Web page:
Google announced its second attempt to allow advertisers to purchase ads based on users’ browsing interests without relying on invasive tracking cookies.
Google’s primary solution, known as Federated Learning of Cohorts, or FLoC, aims to divide people into large baskets determined by algorithms based on the websites that users visited in the previous week. Advertisers can display ads about a particular basket, but the people in them remain anonymous.
However, tests last year showed that some advertisers found FLoC to be less efficient than cookies for selecting users to target. It also carried the risk of revealing a user’s browsing history, said Google product director Vinay Goel.
Companies in the $250 billion global online advertising sector are concerned that the elimination of cookies will make them more dependent on buying ads from Google and Facebook, owing to their vast user databases.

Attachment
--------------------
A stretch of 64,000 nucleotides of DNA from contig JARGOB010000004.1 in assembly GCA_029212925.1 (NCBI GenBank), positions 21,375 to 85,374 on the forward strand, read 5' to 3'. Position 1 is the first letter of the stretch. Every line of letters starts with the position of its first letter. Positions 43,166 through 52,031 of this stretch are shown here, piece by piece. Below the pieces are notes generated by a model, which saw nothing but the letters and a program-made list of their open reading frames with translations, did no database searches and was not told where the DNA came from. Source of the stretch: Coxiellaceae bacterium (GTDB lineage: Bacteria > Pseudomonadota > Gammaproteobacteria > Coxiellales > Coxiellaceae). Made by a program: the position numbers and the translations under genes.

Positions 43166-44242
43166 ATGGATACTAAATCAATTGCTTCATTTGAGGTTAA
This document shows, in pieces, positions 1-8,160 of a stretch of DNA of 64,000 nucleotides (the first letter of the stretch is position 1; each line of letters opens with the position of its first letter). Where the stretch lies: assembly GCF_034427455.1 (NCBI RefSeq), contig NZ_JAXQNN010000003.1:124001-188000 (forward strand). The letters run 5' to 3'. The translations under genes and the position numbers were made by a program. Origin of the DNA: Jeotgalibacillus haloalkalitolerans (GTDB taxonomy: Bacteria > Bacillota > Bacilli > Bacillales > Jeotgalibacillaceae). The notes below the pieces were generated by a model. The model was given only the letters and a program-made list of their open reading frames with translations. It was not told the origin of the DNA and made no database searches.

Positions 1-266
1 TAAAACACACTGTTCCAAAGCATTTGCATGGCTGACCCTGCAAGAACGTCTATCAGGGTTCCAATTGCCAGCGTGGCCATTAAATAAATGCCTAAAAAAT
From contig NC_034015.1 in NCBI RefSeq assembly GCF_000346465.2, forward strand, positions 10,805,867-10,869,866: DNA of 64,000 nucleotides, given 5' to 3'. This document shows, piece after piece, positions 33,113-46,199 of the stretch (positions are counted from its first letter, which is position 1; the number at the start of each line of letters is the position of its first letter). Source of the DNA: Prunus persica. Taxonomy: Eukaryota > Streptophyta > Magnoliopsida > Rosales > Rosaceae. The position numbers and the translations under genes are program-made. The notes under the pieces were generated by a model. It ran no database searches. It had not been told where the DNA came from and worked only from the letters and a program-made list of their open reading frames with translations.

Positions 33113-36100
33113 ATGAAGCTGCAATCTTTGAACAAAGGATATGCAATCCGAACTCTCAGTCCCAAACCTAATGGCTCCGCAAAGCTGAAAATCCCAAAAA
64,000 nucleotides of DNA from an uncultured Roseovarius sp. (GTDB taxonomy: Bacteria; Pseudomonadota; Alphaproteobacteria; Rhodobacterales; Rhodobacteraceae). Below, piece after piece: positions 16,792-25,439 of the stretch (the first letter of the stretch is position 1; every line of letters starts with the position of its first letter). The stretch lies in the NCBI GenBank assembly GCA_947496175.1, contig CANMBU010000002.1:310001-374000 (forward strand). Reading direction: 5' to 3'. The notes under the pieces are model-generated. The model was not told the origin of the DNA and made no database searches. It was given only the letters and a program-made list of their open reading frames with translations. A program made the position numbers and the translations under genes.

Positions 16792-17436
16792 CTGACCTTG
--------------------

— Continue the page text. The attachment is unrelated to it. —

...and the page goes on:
This new browser system, called Topics, categorizes a user into up to 15 baskets of 350 human-designed choices such as “fitness” and “travel,” based on three weeks of browsing. Advertisers will be able to view up to three baskets per user while deciding whether to show that user an ad.
Goel said browsing is only tracked on websites that activate themes, and users could distance themselves from a topic or remove the technology altogether.
For more information, read the original story in Reuters.